Academy for Foreign Coaches in Mainz offers training courses for track and field coaches from developing countries

Sports promotion as part of cultural foreign policy


It is halftime for the 35th degree course at the Academy for Foreign Coaches at Johannes Gutenberg University Mainz (JGU). Twelve scholarship students from Africa, Asia, and South America have been living in the capital city of Rhineland-Palatinate since June 2012, taking part in a one-year course at Mainz University that will train them into expert track and field coaches. The candidates have already taken a four-month course in German at the Foreign Language Center at JGU. "The German Federal Foreign Office attaches great importance to the fact that the technical instruction takes place in German and that the scholarship holders are given as much contact as possible with the German people – all that with the aim of promoting long-lasting connections to Germany," explains Dr. Werner Steinmann, director of the Academy for Foreign Coaches at the Institute of Sports Science at Mainz University.

More than 400 coaches have already completed the course at the Institute of Sports Science since its foundation in 1978. Previous participants from more than 80 different countries have returned to their native lands to become national coaches and head coaches, university and sports academy instructors, functionaries in national organizations, and decision makers in government ministries. "They are disseminators, who transmit their expert knowledge and impressions of Germany to the world," says Steinmann, a former national coach for Germany's track and field association. The Academy for Foreign Coaches in Mainz is sponsored by the Federal Foreign Office as part of Germany's cultural and educational policies, with the goal of contributing to the promotion of sports in developing countries. The German Athletics Association is another partner institution.

Once they have completed the initial crash course in German, the scholarship holders start with the theoretical and practical aspects of track and field, including disciplines such as sprinting, jumping, and throwing as well as combined events, which qualifies them as coaches for high-performance sports. But this is only one of the educational objectives. The Mainz sports lecturers also illustrate how track and field act as an agent of popular sports. Parts of the coursework are tailored to meet the needs and conditions of children, young people, and schools. Knowledge of how to organize competitions, the functioning of associations, and the promotion of cooperation between schools, sports clubs, and sports associations are also covered in the curriculum, as are exercise and movement science, sports medicine and sports psychology, sports organization, and competition studies.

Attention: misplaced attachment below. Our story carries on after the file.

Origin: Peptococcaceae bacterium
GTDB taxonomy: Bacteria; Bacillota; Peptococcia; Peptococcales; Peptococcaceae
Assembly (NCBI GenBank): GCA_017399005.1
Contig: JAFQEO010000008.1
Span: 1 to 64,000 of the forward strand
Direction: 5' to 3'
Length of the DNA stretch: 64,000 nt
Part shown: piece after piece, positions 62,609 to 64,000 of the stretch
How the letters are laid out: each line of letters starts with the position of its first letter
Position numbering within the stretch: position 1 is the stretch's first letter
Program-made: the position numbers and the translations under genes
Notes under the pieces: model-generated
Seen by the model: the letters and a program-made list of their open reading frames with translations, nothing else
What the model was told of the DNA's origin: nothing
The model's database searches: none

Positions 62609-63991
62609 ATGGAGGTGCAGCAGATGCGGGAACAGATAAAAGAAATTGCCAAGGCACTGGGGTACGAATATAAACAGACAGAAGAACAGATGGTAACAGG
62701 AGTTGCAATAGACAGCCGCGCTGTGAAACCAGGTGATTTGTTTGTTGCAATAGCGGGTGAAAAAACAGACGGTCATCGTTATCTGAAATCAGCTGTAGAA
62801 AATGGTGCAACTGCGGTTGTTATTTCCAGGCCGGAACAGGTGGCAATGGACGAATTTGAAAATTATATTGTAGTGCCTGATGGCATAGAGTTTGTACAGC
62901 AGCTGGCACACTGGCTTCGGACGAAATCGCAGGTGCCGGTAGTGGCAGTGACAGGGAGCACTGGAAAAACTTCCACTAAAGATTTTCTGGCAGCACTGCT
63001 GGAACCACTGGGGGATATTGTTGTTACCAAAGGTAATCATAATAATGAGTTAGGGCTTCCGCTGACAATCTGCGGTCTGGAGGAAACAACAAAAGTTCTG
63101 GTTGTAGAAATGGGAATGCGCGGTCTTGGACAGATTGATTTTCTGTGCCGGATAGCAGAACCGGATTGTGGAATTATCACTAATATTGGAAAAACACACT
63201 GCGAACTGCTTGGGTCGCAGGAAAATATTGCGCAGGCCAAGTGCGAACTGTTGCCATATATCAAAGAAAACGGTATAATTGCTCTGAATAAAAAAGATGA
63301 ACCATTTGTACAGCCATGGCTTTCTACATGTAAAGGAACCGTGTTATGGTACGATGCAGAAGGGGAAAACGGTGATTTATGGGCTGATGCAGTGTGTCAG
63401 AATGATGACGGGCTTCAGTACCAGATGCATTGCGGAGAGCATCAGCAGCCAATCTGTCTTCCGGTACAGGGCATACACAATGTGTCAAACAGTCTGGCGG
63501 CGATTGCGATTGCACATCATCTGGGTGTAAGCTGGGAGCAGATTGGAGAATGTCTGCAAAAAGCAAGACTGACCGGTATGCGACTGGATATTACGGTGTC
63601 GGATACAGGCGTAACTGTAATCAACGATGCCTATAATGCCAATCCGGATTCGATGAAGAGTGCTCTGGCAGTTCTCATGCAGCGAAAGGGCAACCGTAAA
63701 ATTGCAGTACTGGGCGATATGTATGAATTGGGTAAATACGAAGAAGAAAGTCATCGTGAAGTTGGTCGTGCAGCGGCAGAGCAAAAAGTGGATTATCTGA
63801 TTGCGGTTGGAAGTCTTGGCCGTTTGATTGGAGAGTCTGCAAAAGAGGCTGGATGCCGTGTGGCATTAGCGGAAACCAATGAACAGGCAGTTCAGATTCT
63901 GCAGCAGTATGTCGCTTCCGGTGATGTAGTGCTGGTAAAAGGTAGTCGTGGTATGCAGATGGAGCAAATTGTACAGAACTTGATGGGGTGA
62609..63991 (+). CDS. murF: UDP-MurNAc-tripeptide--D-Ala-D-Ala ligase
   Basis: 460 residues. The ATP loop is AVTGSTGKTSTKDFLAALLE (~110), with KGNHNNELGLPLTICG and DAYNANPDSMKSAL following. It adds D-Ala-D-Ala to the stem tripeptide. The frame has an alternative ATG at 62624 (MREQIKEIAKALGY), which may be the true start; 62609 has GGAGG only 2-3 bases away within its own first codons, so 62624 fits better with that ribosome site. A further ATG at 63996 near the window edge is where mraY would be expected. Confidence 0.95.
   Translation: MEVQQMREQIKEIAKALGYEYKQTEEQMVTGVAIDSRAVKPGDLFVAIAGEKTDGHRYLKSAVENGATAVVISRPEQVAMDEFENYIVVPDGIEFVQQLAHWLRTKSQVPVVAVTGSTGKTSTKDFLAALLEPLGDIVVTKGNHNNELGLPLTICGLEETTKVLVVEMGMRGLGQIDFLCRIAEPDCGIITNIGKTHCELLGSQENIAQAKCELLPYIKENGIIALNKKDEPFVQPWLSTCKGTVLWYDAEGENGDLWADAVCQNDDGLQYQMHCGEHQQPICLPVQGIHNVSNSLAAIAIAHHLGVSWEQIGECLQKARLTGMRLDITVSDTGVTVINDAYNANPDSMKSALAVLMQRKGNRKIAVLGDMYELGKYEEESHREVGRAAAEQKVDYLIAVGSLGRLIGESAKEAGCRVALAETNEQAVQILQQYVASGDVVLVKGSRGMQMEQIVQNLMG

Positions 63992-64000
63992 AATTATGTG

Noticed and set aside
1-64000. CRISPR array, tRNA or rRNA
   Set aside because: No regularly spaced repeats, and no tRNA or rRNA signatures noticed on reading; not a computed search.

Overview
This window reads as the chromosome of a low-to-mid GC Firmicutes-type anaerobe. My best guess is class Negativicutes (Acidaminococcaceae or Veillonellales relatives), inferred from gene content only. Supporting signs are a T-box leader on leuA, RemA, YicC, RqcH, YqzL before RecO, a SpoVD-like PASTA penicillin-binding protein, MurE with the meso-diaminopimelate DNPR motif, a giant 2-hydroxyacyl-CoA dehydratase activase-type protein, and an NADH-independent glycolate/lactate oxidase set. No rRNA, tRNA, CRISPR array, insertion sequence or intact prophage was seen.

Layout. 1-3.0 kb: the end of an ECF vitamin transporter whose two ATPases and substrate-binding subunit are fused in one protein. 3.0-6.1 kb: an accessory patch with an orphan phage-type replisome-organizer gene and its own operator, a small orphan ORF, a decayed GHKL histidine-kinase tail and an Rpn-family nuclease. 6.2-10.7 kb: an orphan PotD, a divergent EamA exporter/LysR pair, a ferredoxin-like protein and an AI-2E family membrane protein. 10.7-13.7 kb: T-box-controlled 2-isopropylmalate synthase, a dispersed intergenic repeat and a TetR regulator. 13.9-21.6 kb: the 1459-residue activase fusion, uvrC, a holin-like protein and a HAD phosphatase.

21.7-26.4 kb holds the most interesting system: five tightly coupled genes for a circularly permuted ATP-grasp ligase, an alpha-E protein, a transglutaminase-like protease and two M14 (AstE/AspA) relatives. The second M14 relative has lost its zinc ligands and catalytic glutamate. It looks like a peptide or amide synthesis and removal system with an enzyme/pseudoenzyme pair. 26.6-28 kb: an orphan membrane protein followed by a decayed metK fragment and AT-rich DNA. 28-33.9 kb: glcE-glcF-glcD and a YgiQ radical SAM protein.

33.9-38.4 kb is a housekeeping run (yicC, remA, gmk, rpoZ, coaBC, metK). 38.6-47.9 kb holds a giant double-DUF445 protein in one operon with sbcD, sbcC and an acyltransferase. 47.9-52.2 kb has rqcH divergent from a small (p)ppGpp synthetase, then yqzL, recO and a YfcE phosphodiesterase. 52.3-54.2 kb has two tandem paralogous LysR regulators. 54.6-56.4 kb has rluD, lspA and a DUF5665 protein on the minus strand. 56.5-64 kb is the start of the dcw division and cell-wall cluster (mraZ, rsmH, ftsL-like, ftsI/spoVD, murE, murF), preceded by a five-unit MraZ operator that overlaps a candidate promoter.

Some participants work in their free time as trainers at the Mainz University Sport Club or train there themselves; others take sports courses in the JGU’s general university sports program. The scholarship holders in this 35th class have been invited by a partner advanced secondary school to hold sports classes next spring and to give brief presentations to advanced courses in geography about developing countries.

The graduation ceremony is scheduled for July 2013. And the new coaches will then be returning home with more than just a degree in hand. "They take home their positive experiences with Germany and German people," says Werner Steinmann, reporting on his long years of experience as the director of the Academy for Foreign Coaches. "Our school is a very important part of Germany's foreign cultural and educational policy. The German Federal Foreign Office has repeatedly referred to the Academy for Foreign Coaches in Mainz as a 'jewel of development aid' – which is really something unique."